After bobcat attack, family claims there’s a rabies vaccine shortage

(Source: Florida Fish and Wildlife Commission)

SARASOTA, Fla. (WFLA) — It was a terrifying moment, caught on camera. Karen Morse will never forget the day a bobcat with rabies walked through the front door of her North Port home. “You can hear everybody screaming. We were all in here, six of us, screaming,” Morse said.

The ferocious feline tore through the house and attacked not only the family dog, Sammie, a five-pound Italian greyhound, but also a Florida Fish and Wildlife Conservation Commission officer. The bobcat also marked its territory in the kitchen.

“The cat urinated on my tile floor, and my son and I were cleaning it up, and we were exposed (to rabies),” Morse said.

RELATED: Rabies Alert in effect in parts of Sarasota County

Right now, all six family members, including Karen’s grandsons from Charlotte, North Carolina, are being treated for rabies. The wildlife officer and Sammie the dog are also undergoing treatment. The treatment consists of a series of shots that lasts for two weeks.

The family maintains they were sent to four different hospitals in Sarasota County. They claim a Venice hospital didn’t have enough of the rabies vaccine. So, 8 Your Side went looking for answers.

News Channel 8 went straight to the Sarasota County Health Department. News Channel 8 asked if an influx of rabies patients came into area hospitals, would there be enough of the vaccine to be administered?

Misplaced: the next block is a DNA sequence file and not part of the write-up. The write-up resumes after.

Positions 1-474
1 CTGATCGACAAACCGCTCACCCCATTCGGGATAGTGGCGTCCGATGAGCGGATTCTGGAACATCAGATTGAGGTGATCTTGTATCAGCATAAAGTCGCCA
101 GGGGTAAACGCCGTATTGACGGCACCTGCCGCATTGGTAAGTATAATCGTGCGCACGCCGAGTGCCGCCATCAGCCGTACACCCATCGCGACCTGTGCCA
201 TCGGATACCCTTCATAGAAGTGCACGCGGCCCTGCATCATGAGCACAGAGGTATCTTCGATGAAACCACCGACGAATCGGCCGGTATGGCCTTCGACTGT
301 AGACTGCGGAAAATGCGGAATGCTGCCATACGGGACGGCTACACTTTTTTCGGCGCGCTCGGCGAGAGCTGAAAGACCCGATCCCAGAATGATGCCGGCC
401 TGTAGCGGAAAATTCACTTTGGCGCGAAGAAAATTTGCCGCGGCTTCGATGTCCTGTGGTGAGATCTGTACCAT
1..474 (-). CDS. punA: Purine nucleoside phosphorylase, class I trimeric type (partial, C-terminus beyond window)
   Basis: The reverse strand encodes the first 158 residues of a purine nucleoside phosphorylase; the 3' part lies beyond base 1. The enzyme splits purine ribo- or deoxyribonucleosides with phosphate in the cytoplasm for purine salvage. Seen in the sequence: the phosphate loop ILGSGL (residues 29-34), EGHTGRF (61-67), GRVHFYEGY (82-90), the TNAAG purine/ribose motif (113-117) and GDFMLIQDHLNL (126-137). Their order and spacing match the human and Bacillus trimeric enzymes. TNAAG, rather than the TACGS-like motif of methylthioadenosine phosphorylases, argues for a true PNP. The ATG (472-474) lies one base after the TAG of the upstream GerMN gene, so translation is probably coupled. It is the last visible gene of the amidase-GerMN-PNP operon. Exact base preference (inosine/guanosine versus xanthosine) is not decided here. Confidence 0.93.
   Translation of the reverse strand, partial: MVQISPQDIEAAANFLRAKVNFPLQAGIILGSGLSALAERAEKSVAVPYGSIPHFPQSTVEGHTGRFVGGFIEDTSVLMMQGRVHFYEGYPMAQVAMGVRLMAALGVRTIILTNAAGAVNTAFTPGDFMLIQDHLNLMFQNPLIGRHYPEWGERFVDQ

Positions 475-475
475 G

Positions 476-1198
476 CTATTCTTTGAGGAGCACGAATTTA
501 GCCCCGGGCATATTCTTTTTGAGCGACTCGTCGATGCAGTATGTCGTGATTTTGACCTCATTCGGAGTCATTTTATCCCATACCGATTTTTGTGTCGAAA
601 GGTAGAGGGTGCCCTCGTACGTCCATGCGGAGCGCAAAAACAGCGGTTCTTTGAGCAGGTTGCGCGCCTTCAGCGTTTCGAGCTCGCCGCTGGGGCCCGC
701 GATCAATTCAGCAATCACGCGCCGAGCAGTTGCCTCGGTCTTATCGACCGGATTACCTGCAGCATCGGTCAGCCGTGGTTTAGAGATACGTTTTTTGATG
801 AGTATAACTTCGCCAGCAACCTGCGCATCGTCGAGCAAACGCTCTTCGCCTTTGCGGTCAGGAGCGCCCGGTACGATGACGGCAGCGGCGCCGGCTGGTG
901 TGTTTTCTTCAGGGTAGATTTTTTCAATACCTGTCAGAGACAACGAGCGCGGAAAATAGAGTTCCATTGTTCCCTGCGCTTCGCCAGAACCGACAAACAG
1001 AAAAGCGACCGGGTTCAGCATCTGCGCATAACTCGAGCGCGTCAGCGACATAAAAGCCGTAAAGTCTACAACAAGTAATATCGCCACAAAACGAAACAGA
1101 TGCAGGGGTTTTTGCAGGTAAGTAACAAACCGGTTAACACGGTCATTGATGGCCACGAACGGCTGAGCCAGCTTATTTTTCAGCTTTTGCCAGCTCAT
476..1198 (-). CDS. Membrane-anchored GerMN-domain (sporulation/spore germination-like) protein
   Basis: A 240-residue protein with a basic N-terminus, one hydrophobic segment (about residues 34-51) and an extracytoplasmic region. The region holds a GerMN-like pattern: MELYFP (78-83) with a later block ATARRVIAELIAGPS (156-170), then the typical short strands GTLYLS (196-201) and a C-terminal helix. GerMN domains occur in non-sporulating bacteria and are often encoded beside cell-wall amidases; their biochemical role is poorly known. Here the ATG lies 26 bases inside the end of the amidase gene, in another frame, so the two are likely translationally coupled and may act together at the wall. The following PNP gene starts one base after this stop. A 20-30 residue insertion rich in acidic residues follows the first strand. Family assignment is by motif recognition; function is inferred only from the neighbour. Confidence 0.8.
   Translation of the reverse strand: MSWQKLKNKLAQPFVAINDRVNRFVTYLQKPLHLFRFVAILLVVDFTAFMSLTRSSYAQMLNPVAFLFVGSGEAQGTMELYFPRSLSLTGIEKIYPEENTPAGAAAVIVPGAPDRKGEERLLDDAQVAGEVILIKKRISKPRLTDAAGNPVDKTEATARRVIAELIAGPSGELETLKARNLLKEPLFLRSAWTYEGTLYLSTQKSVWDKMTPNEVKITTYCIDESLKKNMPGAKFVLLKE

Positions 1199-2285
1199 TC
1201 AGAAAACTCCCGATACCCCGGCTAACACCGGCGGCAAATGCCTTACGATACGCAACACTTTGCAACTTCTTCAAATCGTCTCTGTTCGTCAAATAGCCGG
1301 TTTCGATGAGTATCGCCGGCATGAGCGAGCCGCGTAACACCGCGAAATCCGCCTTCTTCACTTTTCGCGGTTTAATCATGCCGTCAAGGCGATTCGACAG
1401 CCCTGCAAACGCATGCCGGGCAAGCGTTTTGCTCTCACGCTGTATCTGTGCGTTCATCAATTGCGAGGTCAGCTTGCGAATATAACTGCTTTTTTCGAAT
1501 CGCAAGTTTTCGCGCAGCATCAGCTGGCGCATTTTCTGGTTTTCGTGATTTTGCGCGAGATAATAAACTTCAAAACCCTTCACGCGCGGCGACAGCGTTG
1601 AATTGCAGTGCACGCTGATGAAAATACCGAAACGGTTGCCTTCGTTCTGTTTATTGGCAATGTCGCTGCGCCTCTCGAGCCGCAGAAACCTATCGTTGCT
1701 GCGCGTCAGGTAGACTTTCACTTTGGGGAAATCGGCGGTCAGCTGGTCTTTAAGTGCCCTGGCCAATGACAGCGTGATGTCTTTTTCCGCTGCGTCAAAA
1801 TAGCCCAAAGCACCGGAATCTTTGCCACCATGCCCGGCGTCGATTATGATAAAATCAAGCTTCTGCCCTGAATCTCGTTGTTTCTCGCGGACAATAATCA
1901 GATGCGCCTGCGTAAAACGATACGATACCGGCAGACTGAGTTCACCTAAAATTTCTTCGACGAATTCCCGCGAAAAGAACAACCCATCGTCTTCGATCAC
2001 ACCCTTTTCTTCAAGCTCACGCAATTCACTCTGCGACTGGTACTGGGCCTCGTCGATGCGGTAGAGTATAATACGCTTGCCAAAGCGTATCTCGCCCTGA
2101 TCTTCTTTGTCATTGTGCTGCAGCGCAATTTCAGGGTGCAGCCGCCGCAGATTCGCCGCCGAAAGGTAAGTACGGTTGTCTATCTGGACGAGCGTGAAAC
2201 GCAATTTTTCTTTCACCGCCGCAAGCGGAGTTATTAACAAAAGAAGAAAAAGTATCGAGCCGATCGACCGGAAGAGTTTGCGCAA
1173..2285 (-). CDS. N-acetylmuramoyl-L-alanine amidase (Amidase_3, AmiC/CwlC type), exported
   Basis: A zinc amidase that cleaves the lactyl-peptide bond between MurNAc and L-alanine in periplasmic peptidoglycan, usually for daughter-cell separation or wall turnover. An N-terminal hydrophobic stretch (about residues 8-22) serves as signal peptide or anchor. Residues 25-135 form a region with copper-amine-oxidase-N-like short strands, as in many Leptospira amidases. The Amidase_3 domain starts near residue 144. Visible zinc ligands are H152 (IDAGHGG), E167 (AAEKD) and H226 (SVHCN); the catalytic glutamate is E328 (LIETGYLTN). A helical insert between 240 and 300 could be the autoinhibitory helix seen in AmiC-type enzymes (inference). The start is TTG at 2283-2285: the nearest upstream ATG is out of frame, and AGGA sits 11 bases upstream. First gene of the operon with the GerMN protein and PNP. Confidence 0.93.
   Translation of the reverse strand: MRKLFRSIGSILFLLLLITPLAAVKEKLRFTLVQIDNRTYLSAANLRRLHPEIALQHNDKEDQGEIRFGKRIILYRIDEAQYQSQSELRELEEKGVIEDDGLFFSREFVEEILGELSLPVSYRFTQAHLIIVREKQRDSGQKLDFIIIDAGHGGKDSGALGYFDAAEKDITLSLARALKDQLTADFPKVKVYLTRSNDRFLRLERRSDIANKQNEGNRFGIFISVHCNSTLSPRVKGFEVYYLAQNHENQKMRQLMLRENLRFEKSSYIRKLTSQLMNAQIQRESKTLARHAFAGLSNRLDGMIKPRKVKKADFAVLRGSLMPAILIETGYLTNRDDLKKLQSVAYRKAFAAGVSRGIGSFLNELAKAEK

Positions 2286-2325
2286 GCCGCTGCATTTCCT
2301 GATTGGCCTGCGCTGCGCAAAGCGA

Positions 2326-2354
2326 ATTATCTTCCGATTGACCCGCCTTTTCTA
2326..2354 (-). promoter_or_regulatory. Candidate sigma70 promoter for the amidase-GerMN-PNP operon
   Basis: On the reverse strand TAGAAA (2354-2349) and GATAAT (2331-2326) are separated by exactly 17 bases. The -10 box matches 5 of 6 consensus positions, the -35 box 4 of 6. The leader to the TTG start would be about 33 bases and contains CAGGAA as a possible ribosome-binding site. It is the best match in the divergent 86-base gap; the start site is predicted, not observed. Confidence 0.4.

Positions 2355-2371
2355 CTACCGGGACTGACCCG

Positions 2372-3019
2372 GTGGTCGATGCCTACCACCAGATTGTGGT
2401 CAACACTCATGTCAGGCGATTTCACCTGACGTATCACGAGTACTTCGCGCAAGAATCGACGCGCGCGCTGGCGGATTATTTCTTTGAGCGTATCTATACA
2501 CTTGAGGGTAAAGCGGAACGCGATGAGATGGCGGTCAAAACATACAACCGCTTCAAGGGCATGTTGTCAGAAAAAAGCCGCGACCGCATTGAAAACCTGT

“We have always have plenty of vaccine. We always have on hand at least 20 doses. If we run out, should we need more, we can get access to it within a day,” Donna Keith, the Sarasota County immunization manager, explained.

“We definitely have enough stock to treat patients who show up to our hospital,” Sarasota Memorial Hospital emergency room pharmacist Eileen Shomo said.

Experts told News Channel 8 there are factors to keep in mind. Only those who come into direct contact with a rabid animal need to be treated, and the rabies shots can cost up to $3,000 per person. Often, insurance companies will not foot the bill for the entire amount, and patients end up paying out of pocket. provides commenting to allow for constructive discussion on the stories we cover. In order to comment here, you acknowledge you have read and agreed to our Terms of Service. Commenters who violate these terms, including use of vulgar language or racial slurs, will be banned. Please be respectful of the opinions of others and keep the conversation on topic and civil. If you see an inappropriate comment, please flag it for our moderators to review.

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